With Wyner’s helpful suggestions I think I have a good plan for how to accomplish my goal to learn another language and earn my polyglot badge. I just wish he’d give more explanations. Regardless, I can’t wait to jump into my next language.

A Wrinkle in Time

I’m late coming to Madeleine L’Engle’s The  Time Quartet.  I’ve heard about since college, but never was interested in reading the series.  This year, the book club decided to do a Science Fiction read and needed some help selecting a title.  This was one proposed by several of the members and ultimately won as the choice for November.  This pushed me to jump and see what A Wrinkle in Time was all about.

wrinkleI had a mixed read of the novel.  On one hand it was entertaining and a quick read.  On the other hand it felt that it was too quick without developing characters or plot.  I was particularly disappointed in Meg, one of the protagonists. To me she started out with a complex foundation upon which to build an intriguing character.  The oldest child of two scientists, she’s struggling with growing up and processing the disappearance of her father.  Yet, as I progressed through the book, she quickly became quite flat.  It seemed she was constantly screaming and crying.Every time there was a new challenge or plot twist she seemed to be always stamping her foot, shouting, and bursting into tears.  I understand frustration and I understand as an adolescent there’s a lot of emotion, but when a character is only described as such, it becomes a superficial depiction of a character.  Halfway through the book I lost patience with Meg and wanted her to move into the background of the plot.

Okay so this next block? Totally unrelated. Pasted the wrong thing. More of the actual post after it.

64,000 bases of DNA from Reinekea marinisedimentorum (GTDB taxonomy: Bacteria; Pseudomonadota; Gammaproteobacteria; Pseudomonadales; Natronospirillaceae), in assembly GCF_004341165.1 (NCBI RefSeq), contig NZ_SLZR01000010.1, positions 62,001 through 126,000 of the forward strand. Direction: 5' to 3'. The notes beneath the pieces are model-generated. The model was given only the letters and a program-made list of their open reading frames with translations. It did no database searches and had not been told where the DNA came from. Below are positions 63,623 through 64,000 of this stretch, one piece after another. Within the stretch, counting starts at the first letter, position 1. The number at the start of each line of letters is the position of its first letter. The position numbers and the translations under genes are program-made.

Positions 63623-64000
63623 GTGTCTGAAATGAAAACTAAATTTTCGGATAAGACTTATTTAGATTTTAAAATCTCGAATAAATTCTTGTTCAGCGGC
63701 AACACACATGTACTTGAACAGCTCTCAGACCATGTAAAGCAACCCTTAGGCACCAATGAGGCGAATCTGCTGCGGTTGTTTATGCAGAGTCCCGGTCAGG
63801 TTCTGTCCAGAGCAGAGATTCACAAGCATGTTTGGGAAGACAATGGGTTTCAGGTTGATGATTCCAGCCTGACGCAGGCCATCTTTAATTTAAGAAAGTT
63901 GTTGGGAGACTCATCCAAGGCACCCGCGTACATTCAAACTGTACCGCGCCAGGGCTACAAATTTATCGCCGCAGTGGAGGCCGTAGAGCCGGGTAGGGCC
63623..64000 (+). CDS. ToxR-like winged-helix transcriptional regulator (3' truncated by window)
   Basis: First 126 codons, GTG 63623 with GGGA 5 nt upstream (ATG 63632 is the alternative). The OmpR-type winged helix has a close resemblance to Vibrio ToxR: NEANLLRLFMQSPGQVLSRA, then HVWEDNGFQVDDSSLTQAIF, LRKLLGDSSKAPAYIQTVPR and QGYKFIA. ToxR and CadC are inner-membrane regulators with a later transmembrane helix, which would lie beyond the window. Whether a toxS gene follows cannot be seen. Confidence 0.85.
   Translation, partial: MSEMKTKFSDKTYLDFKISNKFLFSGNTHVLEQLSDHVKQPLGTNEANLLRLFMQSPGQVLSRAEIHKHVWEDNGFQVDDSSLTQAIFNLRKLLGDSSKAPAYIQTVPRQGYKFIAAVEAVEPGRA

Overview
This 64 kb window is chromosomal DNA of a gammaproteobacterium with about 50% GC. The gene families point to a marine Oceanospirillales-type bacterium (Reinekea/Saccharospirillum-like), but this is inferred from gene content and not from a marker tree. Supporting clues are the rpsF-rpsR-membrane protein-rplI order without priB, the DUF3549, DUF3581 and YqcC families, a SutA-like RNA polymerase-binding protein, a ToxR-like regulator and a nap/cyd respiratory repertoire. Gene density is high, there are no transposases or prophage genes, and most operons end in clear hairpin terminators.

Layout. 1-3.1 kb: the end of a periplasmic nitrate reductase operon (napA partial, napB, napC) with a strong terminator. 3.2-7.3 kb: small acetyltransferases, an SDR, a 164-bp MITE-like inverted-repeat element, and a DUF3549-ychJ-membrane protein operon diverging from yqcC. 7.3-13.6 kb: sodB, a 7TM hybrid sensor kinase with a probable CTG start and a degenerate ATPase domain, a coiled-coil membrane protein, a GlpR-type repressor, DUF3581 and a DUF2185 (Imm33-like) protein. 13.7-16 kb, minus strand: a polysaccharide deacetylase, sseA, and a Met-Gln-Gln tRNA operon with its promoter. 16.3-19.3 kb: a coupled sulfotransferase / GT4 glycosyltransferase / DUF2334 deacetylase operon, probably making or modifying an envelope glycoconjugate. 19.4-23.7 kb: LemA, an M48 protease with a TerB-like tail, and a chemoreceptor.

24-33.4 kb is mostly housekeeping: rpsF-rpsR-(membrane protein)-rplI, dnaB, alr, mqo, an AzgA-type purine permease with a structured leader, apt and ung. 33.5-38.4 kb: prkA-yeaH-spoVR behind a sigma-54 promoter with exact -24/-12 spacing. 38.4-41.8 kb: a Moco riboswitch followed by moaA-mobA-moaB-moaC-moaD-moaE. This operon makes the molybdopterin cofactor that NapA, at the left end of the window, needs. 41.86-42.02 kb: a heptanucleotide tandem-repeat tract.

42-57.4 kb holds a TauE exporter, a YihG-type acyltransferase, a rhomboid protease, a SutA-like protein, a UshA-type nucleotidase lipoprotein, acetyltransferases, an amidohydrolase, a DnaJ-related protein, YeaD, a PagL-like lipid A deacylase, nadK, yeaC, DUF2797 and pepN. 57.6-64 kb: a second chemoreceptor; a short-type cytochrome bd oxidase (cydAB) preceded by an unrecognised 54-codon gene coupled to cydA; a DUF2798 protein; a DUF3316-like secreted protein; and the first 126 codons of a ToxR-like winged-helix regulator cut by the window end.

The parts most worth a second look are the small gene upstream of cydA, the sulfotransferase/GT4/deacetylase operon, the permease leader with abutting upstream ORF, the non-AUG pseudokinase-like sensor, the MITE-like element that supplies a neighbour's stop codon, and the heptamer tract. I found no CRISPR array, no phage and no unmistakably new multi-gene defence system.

I liked the underlying message of the story and I think this is an important entry in the Sci Fi realm of YA, especially to middle school and Jr. high.

Waking the Dead

One element of Christianity, and by element I mean faction, is the mindset that fiction is “evil” and that somehow only “non-fiction” is pure.  I didn’t grow up in that faction nor were many of my friends and family.  As an English teacher in a Christian high school I have run into some resistance to literature.  Fortunately, it wasn’t anything a face-to-face conversation couldn’t settle. 

Waking.jpgSo it was with great surprise that when I started reading John Eldredge’s Waking the Dead, that fiction, especially of the fantasy kind, were used as examples to support Eldredge’s Christian point-of-view.  Interweaving examples from the Bible and modern fantasy/Sci Fi, John Eldredge walks the reader through the journey to finding God’s plan to help individuals understand why it seems like nothing can go right.  I have always maintained that literature, good literature, helps all of use deal with or understand some of the pot holes we encounter on life’s pathway.

The Fantasy genre, especially, has intrigued me because while it is not based on any “reality” there is a lot in those works that feels very “real”.  Rather than reading a philosophical book on why bad things happen to good people, I’ve always found fiction a much better way to make sense of the bad things that happen in life.  Even if I’ve never experienced the same instances in the books I read, it helps me compassionate and understanding for those that may be struggling with that conflict.

While some of the writing was a little too basic for my taste, I did appreciate the overall message.  Seeing so many references to works I was familiar with helped too. I was surprised how many references there were to LOTR or The Chronicles of Narnia. Even The Matrix and The Gladiator make an appearance. But all the core stories are woven deeply into God’s message of love and purpose. This is an encouraging and inspiring read.